The Octavia vRS recently received a new engine and interior facelift, with the outside due some fettling later this year. Ian Robertson tests the new limited edition vRS
It isn’t very often that us hacks get to drive limited edition versions of bread and butter cars, but Skoda obviously thought that the new Octavia vRS Limited Edition was too good for journos to miss out on.
But what ingredients make it a limited edition? Or is it a case of nailing a ‘limited edition’ badge to the back and fleecing punters for the extra £750, which this car costs over the standard car? Well, vRS geeks would immediately notice the unique multispoke 18-inch alloy wheels and would point out that the metallic Anthracite paint has never been seen before on the standard vRS. They would tell you that only 500 are to be made, and that there’s leather upholstery with the vRS limited edition logo stitched into the leather.
What hasn’t changed, though, is the driving experience – it’s as driver focussed as ever. The handling is fantastic with a sporty, well composed ride and pin-sharp steering. Interior quality is excellent and the chunky leather steering wheel is great to hold. The recent update to the interior, with new audio systems, air con controls and steering wheel are welcome improvements, and while the rest of the range got exterior enhancements as well, with new headlamps and grille among other changes, the vRS and the Octavia Scout must wait a few more months. Practicality is excellent with one of the largest loadbays in its class, swallowing up 560 litres with the seats in the upright position and 1,350 with them folded.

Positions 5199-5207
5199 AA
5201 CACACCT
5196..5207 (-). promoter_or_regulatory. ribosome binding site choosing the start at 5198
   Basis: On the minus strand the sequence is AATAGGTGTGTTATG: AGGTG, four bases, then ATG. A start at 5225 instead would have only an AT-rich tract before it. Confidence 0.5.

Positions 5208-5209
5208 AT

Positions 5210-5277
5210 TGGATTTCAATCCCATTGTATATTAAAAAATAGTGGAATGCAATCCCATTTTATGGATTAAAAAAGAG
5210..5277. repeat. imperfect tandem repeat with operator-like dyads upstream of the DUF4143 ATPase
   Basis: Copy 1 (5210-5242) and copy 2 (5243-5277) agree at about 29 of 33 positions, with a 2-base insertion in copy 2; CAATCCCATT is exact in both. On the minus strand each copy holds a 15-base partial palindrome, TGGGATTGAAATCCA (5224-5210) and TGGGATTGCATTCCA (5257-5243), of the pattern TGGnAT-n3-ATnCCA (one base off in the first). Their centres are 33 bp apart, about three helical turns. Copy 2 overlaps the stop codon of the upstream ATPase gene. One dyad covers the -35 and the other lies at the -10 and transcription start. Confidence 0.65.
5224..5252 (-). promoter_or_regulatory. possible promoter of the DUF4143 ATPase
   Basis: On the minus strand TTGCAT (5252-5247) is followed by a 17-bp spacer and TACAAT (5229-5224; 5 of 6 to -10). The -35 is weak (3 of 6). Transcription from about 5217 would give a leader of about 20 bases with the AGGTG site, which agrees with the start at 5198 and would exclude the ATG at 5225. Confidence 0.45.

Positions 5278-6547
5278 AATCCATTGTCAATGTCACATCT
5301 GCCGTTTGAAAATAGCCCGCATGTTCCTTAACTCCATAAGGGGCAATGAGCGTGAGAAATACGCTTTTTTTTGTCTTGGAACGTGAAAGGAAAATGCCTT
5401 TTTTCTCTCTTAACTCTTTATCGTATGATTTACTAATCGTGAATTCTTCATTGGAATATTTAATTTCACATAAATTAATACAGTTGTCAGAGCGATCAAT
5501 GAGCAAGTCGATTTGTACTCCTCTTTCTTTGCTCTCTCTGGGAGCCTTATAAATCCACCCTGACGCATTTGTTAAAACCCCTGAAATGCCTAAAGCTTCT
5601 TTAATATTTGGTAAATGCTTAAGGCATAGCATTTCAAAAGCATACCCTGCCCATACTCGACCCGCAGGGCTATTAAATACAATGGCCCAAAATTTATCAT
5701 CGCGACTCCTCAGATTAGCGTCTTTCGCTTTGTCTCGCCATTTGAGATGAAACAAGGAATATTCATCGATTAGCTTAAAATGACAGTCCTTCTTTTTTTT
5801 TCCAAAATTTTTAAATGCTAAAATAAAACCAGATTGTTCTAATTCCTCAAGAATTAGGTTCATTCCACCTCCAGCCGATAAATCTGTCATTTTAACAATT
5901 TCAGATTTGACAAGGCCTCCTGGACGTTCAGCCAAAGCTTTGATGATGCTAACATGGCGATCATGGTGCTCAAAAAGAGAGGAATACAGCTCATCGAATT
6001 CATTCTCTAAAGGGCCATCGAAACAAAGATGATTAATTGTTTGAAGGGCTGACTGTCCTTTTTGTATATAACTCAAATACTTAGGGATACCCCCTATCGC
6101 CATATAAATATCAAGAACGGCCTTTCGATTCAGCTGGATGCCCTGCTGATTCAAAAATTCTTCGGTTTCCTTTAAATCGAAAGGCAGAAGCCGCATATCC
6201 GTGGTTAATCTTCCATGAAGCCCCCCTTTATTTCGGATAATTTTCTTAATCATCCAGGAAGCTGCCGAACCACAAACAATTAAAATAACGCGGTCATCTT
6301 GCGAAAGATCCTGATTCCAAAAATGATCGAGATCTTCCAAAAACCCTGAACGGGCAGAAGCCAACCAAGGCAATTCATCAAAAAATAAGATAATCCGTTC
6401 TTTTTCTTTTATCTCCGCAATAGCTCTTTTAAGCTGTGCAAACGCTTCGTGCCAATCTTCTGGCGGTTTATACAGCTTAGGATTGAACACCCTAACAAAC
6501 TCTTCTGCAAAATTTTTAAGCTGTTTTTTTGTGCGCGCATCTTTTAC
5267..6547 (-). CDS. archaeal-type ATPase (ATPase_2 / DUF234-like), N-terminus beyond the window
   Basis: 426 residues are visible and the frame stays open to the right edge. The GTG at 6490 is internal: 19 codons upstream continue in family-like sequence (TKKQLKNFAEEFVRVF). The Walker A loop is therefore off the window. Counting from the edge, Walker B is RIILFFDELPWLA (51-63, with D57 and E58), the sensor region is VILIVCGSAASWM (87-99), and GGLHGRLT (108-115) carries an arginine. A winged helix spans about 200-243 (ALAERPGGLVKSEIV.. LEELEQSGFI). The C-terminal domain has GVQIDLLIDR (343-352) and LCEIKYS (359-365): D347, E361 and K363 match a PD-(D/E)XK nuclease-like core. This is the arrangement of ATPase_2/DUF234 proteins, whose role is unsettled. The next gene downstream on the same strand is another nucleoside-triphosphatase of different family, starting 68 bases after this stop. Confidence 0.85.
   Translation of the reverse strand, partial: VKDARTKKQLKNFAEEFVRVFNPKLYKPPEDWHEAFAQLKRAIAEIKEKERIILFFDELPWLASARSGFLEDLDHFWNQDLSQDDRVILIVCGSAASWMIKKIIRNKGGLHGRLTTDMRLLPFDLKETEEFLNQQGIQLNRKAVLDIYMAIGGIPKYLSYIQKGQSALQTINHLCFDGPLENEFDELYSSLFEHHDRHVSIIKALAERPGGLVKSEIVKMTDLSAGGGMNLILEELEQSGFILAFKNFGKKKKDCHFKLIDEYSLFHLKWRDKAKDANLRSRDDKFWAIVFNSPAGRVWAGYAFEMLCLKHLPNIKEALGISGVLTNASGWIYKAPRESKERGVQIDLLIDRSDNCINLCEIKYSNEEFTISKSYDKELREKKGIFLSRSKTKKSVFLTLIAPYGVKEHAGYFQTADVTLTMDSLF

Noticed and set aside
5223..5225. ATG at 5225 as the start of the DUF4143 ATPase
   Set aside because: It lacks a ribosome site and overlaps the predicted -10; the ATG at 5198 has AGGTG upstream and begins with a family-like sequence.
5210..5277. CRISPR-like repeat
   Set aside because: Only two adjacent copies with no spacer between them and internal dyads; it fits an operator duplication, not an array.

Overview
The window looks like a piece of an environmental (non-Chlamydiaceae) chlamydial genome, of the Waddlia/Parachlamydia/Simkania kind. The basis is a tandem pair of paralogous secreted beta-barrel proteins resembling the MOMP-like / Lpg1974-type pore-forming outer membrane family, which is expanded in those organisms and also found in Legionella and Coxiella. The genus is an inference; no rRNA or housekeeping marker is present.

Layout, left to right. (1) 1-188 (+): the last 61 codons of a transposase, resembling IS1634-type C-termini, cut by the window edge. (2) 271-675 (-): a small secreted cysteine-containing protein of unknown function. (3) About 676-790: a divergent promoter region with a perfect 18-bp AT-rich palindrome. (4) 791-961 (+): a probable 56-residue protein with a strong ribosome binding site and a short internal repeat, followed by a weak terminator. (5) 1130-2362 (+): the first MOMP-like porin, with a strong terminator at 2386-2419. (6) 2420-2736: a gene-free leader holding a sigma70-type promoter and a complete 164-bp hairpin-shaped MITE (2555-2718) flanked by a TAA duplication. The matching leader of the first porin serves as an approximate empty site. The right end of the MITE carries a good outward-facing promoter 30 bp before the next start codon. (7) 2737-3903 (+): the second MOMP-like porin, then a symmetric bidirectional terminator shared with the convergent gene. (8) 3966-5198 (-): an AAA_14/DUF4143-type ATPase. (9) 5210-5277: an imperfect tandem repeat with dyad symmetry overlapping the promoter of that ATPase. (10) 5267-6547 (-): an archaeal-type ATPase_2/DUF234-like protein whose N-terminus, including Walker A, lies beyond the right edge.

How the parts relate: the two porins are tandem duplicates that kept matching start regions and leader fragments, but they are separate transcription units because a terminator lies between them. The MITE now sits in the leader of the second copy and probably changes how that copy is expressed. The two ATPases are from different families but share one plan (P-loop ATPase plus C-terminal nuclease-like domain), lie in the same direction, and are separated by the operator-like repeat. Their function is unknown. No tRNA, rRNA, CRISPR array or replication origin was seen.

The 2.0-litre turbodiesel engine features the latest common-rail technology, making the previously used Pumpe Düse engine obsolete. The new unit is considerably quieter and smoother, even if it doesn’t feel quite as punchy. The manufacturer figures belie that fact, with the new engine achieving the zero to 60mph dash in 0.1 of a second faster, and continuing on to a maximum speed of 140mph. CO2 emissions are also improved by 1g/km, meaning the vRS limited edition falls into tax band F. In addition to the equipment detailed above, the vRS comes with dual-zone climate control, rear spoiler, cruise control, front fog lights and a touchscreen audio system that can play MP3 files.
In addition, there’s a full compliment of airbags, together with electronic stability programme. Residual values are expected to be higher than its peers, and whether the extra £750 for the limited edition version is good value depends on whether you really want leather seats, different 18-inch alloy wheels and grey metallic paint. What isn’t doubted though, is the sheer all-round ability of the Octavia, and for my mind, I think I’d pocket the difference and stick with a standard vRS.
RIVALS: Fiat Bravo 2.0 16v MultiJet 165 Sport, SEAT Leon FR 2.0 TDI, Toyota Auris SR180 2.2 D-4D
- Engine: 1968cc, 4 cylinder, turbodiesel with particulate filter
- Gearbox: 6-speed manual
- Max Power: 170bhp at 4,200rpm
- Max Torque: 258lb ft at 1,750-2,500rpm
- Max Towing Weight: 1,400kg
- Combined Consumption: 49.6mpg
- CO 2 Emissions (taxband): 150g/km (F)
- 0-62mph: 8.4secs
- Max speed: 140mph
- Insurance group: 14
Great handling, ride and performance. Lots of space
That Skoda badge still holds doubts for some. Doesn’t feel quite as punchy as Pumpe Düse engine